Dress to Impress: What to wear to an Indian wedding
Every train station and pavement in India is a blinding catwalk of colour. After two months exploring this vibrant country, I’ve conceded that my drab Western wardrobe simply can’t compete with the embellished ensembles of Indian women. Each colour-coordinated salwar kameez, ornately embellished silk sari and stack of dazzling bangles makes me wish my own cultural dress was more flamboyant. Who wants to wear jeans and a t-shirt when you can be swathed in tangerine and pink ombré chiffon? Nothing in this country is bland or understated, something which I’ve come to admire and envy in equal measure.
I’d been itching for the opportunity to play dress-up and adorn myself in a sari and a maang-tika. So when I was invited to Muslim wedding in old Delhi, I could hardly contain my excitement. It felt like I’d found Willie Wonka’s golden ticket and my prize was the privilege of being able to witness the colour and commotion of an India wedding ceremony first-hand. My imagination ran wild. Instead of rooms full of candy and chocolate, I’d feast on a buffet of Indian delicacies and gawp at the elaborate attire of the elegant guests. But my initial enthusiasm quickly turned to dread when it dawned on me that I had nothing appropriate to wear in my dusty backpack bar some unflattering yoga pants and hippie beach dresses haggled for in a Goan flea market.
For a Westerner, the process of buying an Indian wedding outfit is a daunting task. I was initially overwhelmed by the vast range of choice – in one shop alone there must have been thousands of neatly folded saris and lehenga choli in a myriad of colours. The shop keepers in the clothing district of Udaipur were quick to jump to our assistance – wrapping us up in sheathes of jewel-coloured silk like origami swans and showing us the complicate technique of putting on a sari. I could have spent days perusing the array of rainbow-like fabrics but finally settled on a raspberry pink sari with hand-sewn, teardrop embellishment. My blouse was custom-made by a local tailor in less than 24 hours and I settled on a pair of beaded slippers to match. In Delhi’s markets, I picked out armfuls of coordinated diamante bangles in bronze and silver and by the end of this epic shopping spree, I was utterly exhausted but my transformation was complete. I decided that the high-maintenance look of Indian women is alluring but not particularly attainable.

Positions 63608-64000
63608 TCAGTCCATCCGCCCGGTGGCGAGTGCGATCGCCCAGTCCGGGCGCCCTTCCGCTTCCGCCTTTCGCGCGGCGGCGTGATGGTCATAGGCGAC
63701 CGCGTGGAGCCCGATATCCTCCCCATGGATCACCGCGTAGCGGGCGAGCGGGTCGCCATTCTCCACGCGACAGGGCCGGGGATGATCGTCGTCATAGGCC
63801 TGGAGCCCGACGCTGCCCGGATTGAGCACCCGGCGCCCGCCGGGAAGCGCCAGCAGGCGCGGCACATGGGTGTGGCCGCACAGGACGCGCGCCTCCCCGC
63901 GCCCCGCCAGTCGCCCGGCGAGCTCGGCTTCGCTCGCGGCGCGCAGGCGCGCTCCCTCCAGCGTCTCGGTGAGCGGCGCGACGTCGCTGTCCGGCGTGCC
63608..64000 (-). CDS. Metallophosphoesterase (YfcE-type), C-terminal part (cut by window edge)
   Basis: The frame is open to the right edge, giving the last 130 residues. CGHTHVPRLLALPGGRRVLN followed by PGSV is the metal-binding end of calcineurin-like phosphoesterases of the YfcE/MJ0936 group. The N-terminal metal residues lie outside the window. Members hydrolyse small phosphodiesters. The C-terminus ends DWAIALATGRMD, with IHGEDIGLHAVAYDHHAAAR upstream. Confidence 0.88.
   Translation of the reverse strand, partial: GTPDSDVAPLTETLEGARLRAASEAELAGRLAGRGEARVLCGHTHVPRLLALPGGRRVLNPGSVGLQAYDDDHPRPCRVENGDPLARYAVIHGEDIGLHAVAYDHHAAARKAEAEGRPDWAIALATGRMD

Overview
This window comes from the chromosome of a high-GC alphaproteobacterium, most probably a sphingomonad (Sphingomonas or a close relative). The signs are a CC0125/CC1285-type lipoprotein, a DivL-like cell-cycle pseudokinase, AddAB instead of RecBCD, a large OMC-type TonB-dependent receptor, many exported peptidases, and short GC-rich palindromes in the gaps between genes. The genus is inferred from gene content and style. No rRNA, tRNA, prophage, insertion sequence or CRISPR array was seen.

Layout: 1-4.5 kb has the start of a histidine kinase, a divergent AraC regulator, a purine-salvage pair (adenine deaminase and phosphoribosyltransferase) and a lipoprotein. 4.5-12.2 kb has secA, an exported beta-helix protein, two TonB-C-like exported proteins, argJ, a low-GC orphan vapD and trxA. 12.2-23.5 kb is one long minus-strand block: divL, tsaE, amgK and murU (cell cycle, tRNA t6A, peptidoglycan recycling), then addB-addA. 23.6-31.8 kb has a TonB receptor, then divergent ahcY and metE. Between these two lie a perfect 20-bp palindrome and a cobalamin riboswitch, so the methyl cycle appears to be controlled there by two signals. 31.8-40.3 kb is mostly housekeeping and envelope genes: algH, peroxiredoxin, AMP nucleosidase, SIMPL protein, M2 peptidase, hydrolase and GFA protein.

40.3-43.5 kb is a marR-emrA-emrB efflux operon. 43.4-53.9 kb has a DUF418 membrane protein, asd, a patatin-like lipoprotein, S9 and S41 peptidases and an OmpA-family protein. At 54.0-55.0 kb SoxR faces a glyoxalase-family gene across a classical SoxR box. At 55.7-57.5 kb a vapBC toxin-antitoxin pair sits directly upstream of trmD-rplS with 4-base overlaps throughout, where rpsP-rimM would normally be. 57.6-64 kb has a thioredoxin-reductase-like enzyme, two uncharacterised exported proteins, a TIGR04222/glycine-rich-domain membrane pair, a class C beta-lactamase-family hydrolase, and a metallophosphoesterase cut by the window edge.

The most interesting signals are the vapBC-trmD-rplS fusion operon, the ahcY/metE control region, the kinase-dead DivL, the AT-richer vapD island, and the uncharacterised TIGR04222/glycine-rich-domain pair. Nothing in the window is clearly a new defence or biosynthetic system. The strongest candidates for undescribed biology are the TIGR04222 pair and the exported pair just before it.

The wedding was every bit as grandiose and flamboyant as I had imagined. Hundreds of glamorous guests milled about the open-air venue in which was filled with fresh flowers, mountains of food and hundreds of metres of lights. I looked the part but concluded that my heavy chiffon sari wasn’t best suited to the stifling heat of a balmy evening in Delhi. My legs felt restricted as I shuffled along awkwardly in my new outfit yet my Indian counterparts seemed to float past effortlessly, having clearly perfected the art of walking in a sari after years of practice. Whilst they looked beautifully put-together in their flawless makeup, I was melting beneath swathes of chiffon – my bindi slowly sliding off my waxy forehead. Impracticalities aside, I had never felt more elegant. Women paraded past like peacocks and gave approving nods at my bejewelled attire. I felt glad I’d gone to such an effort for a change and relieved that my cerise sari blended in to the mesmerising sea of colour. It was more than a wedding, it was a cultural extravaganza and I was honoured that I’d been able to experience it.
Before I go home, I’ll be stocking up on twinkling bindis, bulk buying silk scarves and bartering for as many bangles as I can get through customs because when I’m back in monochromatic London, I’ll need some reminders of India’s kaleidoscopic culture which has utterly seduced me.
This post was originally featured in Discover India Magazine’s May edition for my bi-monthly column, Expat Diaries.